And now, for something completely different! We await the consequences of the virus for American education. How will schools across the country reopen in the fall? In a past post, I’ve suggested that school closures provide the opportunity for positive change. So, while we await the many permutations of the next school year, I will indulge in a little detour: a brief discussion of a pet peeve.
My current question: Why is apostrophe placement so difficult? In the past I have focused on the difference between it’s and its. Now, as I scan cards, signs, and posters celebrating fathers, I notice that most people designing these items have no idea about how to use an apostrophe. Doesn’t anyone remember elementary level lessons? Every card, poster, and advertisement I’ve read states “Happy Father’s Day!” Are we celebrating just one father, and if so, whose? “Father’s” signifies a singular noun. So, in order to recognize more than ONE person, the correct usage is Happy Fathers’ Day! By the way, possessive pronouns never use apostrophes.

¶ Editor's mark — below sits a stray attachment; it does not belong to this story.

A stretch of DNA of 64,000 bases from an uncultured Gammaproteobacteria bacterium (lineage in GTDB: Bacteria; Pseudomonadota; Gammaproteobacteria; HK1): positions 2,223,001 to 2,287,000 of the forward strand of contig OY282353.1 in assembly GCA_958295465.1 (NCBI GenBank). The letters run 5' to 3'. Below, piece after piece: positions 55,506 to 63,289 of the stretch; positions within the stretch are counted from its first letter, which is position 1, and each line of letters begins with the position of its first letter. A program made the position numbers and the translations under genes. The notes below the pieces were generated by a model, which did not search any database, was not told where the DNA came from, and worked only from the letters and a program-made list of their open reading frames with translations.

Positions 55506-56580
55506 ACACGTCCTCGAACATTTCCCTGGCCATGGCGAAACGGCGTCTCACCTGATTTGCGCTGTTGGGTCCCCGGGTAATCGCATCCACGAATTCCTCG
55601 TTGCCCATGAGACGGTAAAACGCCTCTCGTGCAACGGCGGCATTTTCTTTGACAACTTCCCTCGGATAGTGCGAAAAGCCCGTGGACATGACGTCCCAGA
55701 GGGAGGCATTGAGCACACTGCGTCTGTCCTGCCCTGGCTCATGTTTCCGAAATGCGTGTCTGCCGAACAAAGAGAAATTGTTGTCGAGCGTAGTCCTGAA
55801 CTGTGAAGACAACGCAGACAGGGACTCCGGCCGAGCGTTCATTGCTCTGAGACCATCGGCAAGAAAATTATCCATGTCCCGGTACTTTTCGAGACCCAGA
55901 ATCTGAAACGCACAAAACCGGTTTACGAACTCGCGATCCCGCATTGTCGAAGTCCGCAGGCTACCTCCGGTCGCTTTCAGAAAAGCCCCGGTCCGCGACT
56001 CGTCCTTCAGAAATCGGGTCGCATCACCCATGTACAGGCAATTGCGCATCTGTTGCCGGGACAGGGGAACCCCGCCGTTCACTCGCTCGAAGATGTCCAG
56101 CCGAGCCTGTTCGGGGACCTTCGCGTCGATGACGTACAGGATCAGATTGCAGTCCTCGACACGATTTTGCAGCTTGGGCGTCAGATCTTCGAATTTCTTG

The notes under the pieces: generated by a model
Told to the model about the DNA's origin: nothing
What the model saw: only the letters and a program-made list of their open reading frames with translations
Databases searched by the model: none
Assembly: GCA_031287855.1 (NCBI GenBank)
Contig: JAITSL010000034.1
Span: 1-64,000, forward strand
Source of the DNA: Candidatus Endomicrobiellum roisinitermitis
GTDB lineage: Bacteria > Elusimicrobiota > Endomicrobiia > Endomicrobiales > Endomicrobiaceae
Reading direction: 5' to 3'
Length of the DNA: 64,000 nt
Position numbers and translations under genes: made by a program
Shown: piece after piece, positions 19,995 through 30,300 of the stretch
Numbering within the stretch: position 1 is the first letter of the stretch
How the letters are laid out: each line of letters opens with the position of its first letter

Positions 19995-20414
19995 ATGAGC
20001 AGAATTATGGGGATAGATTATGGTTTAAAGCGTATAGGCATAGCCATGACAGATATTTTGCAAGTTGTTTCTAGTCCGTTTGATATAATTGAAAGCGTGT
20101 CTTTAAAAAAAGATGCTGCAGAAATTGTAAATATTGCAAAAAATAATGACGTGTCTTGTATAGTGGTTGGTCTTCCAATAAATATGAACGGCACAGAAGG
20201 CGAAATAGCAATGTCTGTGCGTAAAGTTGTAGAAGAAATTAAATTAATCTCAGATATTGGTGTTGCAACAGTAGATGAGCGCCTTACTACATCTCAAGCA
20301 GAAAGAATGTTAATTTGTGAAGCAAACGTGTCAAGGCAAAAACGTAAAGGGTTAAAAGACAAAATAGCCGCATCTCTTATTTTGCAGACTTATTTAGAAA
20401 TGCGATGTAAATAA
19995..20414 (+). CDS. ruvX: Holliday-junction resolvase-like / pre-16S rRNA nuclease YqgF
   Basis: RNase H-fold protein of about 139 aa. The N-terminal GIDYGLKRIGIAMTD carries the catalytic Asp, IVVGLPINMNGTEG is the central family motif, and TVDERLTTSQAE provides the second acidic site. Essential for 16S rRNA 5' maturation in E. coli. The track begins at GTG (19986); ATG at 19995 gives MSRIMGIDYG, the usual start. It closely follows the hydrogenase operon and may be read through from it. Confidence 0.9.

Take a look at the list below to see if you can form the correct possessives. You can send your responses to Laura@HandleEducation.com. I will happily provide a tuition discount for my distance learning Language Arts/Writing Program for anyone interested in improving his or her writing. Oh, agreement-that’s a lesson for another day!
Noun Singular Possessive Plural Possessive